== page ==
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Different Authentication methods for Web Applications

  • October 5, 2022

Modern authentication mechanisms for web application

Authentication: Process of verifying the credentials of a user or device attempting to access a restricted system. It verifies the user. In simple words, Authentication is (Who are you?)

Authorization: Process of verifying whether the user or device is allowed to perform certain tasks on the given system. It checks the privileges of the user. In simple words, Authorization is (What can you do?)

Prior to authorization, there is authentication. Prior to receiving access to resources based on their authorization level, a user’s validity must be established. Once authenticated, they are given roles like admin, moderator, etc. that provide them access to the system’s specific features.

Different methods of Authentication:

  1. HTTP Basic Authentication:
  • A basic form of authentication built into the HTTP protocol.
  • In this login credentials are sent in request headers with each request.
  • The credentials are not encrypted. Instead, they are concatenated together with a : to form a single string. Then the whole string is then encoded using base64.
  • This method is stateless i.e., the client must supply the credentials with each request.




  • Easy to implement.
  • Poor security feature because Base64 is not the same as encryption. It’s just another way to represent data and can be decoded easily.
  • Credentials must be sent with every request.
  • User can only be logged out by rewriting the credentials with an invalid one.



  1. HTTP Digest Authentication:
  • More secure form of HTTP Basic Auth.
  • The main difference is that the password is sent in MD5 hashed form rather than in plain text.



  • More secure than Basic AUTH since the password is not sent in plain text.
  • Credentials must be sent with every request.
  • User can only be logged out by rewriting the credentials with an invalid one.
  • Vulnerable to man-in-the-middle attacks.



  1. Session-based Authentication:
  • In session-based authentication the state of the user is stored on the server and doesn’t require the user to provide credentials with each request.
  • When a user logs in, the credentials are validated by the server. If they are valid, the server creates a session and stores it in the session store, and the session ID is sent back to the browser.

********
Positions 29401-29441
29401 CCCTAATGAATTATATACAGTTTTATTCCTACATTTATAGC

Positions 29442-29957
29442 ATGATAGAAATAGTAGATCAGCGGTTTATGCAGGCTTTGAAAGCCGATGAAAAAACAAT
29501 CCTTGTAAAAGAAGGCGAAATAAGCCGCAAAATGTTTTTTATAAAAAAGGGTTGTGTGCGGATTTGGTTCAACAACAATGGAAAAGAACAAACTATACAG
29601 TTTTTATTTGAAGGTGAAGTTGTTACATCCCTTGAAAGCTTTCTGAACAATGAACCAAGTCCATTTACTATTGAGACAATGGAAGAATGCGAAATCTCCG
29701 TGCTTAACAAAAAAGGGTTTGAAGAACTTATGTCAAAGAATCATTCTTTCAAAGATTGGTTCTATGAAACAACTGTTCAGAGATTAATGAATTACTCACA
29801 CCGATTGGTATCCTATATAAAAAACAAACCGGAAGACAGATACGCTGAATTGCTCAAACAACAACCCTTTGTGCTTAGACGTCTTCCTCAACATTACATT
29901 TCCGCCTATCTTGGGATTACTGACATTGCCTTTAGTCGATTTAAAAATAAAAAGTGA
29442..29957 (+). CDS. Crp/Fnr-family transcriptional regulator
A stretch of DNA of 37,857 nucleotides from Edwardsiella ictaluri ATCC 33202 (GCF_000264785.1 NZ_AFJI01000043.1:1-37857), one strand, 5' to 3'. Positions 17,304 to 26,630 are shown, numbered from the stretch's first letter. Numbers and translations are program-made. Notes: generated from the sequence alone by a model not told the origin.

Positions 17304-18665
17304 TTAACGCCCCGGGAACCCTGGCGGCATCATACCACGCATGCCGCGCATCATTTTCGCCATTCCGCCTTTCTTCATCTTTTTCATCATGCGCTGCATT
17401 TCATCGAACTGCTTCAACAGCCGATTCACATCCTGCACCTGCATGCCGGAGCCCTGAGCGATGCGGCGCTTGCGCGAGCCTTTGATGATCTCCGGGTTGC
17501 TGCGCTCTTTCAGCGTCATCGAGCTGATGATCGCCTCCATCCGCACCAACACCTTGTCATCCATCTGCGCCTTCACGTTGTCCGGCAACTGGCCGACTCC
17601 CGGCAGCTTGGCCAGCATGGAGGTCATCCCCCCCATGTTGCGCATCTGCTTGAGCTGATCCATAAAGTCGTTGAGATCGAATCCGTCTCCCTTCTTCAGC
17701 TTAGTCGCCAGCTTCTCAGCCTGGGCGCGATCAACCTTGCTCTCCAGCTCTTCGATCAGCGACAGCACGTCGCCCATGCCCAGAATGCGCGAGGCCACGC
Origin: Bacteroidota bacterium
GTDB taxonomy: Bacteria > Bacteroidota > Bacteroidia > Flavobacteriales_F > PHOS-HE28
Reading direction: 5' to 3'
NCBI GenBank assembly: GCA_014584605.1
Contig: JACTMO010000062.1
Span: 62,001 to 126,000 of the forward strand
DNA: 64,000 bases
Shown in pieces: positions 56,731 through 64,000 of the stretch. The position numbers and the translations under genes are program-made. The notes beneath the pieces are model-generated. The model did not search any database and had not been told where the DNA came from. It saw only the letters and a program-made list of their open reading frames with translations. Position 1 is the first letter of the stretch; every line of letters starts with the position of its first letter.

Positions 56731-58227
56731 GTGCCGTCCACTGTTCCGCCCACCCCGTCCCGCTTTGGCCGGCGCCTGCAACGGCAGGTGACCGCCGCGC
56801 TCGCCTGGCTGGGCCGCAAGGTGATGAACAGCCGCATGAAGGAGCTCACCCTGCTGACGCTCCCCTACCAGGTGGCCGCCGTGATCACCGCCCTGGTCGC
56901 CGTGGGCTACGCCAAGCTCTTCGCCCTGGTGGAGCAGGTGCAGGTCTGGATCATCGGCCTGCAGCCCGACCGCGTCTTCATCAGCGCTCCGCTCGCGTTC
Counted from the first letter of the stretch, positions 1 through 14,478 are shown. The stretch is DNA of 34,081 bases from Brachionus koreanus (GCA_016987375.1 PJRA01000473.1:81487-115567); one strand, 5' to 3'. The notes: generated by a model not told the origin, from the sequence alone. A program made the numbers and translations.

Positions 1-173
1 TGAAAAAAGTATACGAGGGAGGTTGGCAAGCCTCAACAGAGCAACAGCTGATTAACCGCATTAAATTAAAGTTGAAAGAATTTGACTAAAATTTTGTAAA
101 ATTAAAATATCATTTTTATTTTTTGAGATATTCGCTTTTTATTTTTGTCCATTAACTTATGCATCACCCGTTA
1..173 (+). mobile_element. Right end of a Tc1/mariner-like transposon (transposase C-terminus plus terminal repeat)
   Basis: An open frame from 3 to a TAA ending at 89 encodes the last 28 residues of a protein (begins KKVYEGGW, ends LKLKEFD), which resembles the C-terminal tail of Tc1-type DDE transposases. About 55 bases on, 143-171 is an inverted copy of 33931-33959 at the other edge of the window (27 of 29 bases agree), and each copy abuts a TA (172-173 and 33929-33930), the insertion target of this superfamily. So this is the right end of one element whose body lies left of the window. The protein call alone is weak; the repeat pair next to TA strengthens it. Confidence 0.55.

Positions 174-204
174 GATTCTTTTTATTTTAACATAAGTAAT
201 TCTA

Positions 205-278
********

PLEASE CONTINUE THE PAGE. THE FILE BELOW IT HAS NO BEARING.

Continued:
• This session ID is stored by the browser as a cookie, which is sent each time a request is made to the server.
  • Session-based is stateful. Each time a client makes a request to the server, it looks up the session in memory to link the session ID to the relevant user.



  • Credentials are not required with each request.
  • The user session information is stored in the session store that needs to be shared across multiple servers to enable authentication. Due to this, it doesn’t work well for RESTful services as REST is a stateless protocol whereas session-based authentication is stateful.
  • Cookies are being sent with each and every request even if it doesn’t require authentication.
  • Vulnerable to CSRF attacks.



  1. Token-Based Authentication:
  • It uses tokens to authenticate users instead of cookies. The user authenticates using the valid credentials and the server returns a signed token. Then this token can be used for subsequent requests for a limited time period.
  • The most used is a JSON Web Token which consists of three parts:
  1. Header: Includes the token type and hashing algorithm used.
  2. Payload: Includes the claims which are statements about the subject.
  3. Signature: Used to verify that the data wasn’t changed.
  • All these three are encoded using base64 and concatenated using a . and hashed. The token is authenticated using a signature which is signed with a secret private key.
  • These tokens don’t need to be saved on the server side. They just need to be validated using their signature.



  • It’s stateless. The token can be verified using the signature; thus the server doesn’t need to store it. As database search is not necessary, this speeds up the request.
  • Suited for a microservices architecture, where multiple services require authentication at a single time. Only handling of the token and the token secret at each end needs to be configured.
  • You cannot delete tokens. They can only expire. This means that if the token is somehow leaked, a hacker might use it maliciously until it expired. Therefore, it’s crucial to set the token expiry timer to a relatively short amount of time, like 15 minutes.
  • Refresh tokens must be configured to issue new tokens automatically when they expire.



  1. Multi-Factor Authentication:
  • (MFA) is a type of authentication in which a person needs to successfully pass numerous factors to access a service or network.